Architectural education in China differs significantly to the UK, writes student Eleanor Jolliffe
Architectural education in China, like much of the country itself, is both familiar and yet startlingly different. In structure architectural education is not too different with undergraduate and postgraduate degrees, work experience in between, followed by further experience and a professional exam. Where it starts to differ is in the lengths and content of each section.
The undergraduate degree lasts for five years including one year of work experience (it can vary slightly between universities). The first two years of this degree are more general in common with all Chinese undergraduate degrees. It includes maths, science,english and humanities with extra classes in art, drawing and design for architecture students. The final two or three years are more specialised and include the sort of courses we would recognise in the UK.
There is a significantly greater portion of drawing and studying the buildings of ‘master architects’ than in the UK
I have not been able to work out how much individual design is encouraged as it is a relative term and the students I have spoken to wouldn’t expect anything different. From what I can glean though there is a significantly greater portion of drawing and studying the buildings of ‘master architects’ than in the UK. They do however have qualified architects as tutors and often do internships at their tutors’ firms.
I should note here that the infamous Chinese copying is a big cultural difference. Here copying indicates that you view the original author as a master, so is in fact quite a compliment.
Here copying indicates that you view the original author as a master
I know relatively little about the postgraduate section but it seems to be similar to the UK in terms of greater specialisation. It seems to vary significantly between universities and tutors and some postgraduate degrees are more heavily ‘in practice’ than others.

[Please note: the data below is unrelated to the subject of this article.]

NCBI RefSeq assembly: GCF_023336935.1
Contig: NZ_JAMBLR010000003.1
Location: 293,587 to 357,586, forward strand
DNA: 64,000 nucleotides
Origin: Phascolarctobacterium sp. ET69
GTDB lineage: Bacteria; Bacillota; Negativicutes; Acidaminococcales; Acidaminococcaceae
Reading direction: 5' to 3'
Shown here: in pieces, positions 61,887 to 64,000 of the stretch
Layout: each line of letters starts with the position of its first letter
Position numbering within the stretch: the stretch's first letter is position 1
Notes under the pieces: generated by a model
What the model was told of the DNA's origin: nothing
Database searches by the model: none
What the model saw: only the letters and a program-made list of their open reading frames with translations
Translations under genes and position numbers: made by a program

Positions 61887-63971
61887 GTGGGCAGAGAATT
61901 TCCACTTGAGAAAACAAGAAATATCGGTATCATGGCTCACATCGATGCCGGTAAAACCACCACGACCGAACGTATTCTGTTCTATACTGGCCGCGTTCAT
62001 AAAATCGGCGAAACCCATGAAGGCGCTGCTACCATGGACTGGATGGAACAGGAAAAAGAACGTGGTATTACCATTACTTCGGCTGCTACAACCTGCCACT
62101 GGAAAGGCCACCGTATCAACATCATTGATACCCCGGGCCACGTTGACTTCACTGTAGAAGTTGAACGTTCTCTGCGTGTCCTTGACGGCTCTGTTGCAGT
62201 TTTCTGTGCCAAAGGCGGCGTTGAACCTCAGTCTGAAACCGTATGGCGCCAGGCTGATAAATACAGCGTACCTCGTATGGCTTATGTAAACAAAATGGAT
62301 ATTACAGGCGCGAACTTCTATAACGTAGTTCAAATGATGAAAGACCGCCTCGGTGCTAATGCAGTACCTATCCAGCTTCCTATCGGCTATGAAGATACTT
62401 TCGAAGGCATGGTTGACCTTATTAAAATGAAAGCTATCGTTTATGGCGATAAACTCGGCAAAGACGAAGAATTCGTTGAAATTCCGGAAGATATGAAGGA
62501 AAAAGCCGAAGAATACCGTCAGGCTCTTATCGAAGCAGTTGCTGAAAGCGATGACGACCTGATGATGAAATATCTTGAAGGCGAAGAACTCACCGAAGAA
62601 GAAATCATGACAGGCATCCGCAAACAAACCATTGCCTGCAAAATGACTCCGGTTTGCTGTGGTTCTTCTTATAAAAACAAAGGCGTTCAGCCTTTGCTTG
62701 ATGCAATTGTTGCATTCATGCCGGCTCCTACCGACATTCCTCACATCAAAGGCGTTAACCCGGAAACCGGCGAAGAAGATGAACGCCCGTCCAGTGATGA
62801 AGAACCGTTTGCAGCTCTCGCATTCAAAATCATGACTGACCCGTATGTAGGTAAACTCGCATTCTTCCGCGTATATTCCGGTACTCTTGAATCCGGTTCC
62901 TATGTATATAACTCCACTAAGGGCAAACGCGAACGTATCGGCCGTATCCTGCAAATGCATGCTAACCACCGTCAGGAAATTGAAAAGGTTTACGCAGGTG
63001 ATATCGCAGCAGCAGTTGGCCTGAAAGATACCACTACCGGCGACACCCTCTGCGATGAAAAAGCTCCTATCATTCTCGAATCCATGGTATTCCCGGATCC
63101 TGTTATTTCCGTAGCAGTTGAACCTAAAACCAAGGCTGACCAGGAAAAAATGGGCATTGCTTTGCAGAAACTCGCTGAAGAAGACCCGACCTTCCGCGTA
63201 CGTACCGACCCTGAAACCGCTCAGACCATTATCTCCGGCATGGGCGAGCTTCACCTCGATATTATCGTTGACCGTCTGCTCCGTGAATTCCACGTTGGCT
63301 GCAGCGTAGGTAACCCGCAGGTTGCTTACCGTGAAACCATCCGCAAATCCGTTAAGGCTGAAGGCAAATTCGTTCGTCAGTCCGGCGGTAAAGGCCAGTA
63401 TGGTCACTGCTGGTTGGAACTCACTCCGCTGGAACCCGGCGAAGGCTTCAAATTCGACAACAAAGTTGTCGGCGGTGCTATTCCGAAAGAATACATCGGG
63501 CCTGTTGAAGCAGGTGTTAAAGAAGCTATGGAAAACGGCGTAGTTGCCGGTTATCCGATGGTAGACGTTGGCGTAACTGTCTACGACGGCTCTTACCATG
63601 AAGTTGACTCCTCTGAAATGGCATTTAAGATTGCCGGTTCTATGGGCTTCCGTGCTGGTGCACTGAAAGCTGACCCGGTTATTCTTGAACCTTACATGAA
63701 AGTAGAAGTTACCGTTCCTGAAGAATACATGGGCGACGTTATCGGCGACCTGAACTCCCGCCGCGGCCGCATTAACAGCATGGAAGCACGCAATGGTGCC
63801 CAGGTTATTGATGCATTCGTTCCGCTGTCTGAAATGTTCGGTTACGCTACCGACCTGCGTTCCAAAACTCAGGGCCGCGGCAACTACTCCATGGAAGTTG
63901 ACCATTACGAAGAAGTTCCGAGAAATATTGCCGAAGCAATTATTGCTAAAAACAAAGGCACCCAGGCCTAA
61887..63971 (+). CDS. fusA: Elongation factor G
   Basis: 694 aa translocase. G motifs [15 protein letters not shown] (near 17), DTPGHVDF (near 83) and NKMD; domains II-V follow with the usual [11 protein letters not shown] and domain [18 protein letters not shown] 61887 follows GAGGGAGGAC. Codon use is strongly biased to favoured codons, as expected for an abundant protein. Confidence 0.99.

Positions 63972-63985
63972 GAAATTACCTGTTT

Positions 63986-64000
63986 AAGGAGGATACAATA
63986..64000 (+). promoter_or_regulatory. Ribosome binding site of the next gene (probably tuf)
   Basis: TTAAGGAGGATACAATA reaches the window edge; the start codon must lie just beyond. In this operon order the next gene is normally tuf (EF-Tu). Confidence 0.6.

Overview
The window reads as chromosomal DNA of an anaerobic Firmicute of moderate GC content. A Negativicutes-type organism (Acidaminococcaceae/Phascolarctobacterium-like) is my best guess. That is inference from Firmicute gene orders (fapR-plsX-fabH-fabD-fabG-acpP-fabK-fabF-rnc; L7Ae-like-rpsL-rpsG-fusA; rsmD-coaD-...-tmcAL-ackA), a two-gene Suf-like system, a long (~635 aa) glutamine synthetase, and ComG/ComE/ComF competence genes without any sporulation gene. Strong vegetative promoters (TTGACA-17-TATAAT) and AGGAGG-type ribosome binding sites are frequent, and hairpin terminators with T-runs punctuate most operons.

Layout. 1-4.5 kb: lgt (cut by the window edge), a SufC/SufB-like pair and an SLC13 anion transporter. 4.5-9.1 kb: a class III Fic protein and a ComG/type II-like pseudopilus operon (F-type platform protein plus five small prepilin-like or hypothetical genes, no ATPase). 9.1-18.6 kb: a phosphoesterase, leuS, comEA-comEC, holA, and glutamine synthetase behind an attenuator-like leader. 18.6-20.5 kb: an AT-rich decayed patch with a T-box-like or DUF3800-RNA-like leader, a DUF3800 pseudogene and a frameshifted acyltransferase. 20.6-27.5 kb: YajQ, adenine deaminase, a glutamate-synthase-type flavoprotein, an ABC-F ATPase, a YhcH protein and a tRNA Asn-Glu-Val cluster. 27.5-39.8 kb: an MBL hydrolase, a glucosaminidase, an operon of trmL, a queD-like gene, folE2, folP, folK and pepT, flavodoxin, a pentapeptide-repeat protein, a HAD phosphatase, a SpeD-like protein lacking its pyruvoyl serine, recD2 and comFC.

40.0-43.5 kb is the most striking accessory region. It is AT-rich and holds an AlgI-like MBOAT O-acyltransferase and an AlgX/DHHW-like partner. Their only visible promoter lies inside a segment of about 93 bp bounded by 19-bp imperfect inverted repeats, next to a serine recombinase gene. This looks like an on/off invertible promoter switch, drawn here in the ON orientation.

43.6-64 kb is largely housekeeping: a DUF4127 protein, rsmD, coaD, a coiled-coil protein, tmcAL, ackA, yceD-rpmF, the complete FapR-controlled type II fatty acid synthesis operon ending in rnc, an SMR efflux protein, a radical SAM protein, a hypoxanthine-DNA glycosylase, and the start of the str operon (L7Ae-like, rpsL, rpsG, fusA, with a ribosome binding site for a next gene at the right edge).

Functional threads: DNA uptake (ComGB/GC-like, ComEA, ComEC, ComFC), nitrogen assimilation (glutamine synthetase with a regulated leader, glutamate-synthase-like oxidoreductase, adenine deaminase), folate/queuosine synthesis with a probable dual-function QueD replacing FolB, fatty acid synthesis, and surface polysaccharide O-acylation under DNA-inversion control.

Eight years in practice is required before the professional exams can be taken. Whilst only an architect can oversee projects this time period leads to large teams of ‘assistant architects’ with one hassled ‘architect’ flying between projects and signing off on them. In the team of thirty or forty in which I work we have just one qualified ‘architect’. There are many other highly competent people in the team but the exam (apparently) involves memorising the majority of the building code and codes of professional conduct. There is one highly competent architect in my team who has so far failed three times.
A friend in my office finished her undergraduate degree at Shanghai university a year ago and is considering her options for postgraduate for next year. She is hoping to study in the UK as she feels the creative education there will be better. She has the same complaints and praises of her undergraduate as any UK architecture student but felt that a bit more creative freedom would have been good. She also feels that experience outside of China will set her apart from the tens of thousands of other architecture students graduating in China every year.
A second year student I spoke to has chosen to do her entire training in China but in the UK system through Nottingham university’s Ningbo campus. She was too nervous to move abroad but felt that the UK system created better designers than the Chinese system. Foreign universities and excellent English skills also add considerable weight to a Chinese CV.
Foreign architects are not trained to design at the scale and speed required in China
On the other hand I have spoken to students and architects who feel that foreign architects are not trained to design at the scale and speed required in China. Quantity and speed of output is often considered more vital than quality and considered concepts in a society that sees most building typologies as only semi permanent.
It surprises me how long it takes to fully qualify in a country where everything else happens at the speed of light. Perhaps, much like the UK, society and technology has overtaken the system. Unlike the UK everyone here is far too busy to worry about it too much and has found a way of working within and yet around the system, adaptation by attrition. I somehow doubt this is the way we will go about changing the system in the UK.
- Eleanor Jolliffe has recently completed her Part I at Nottingham University. She is currently doing an internship in Shanghai.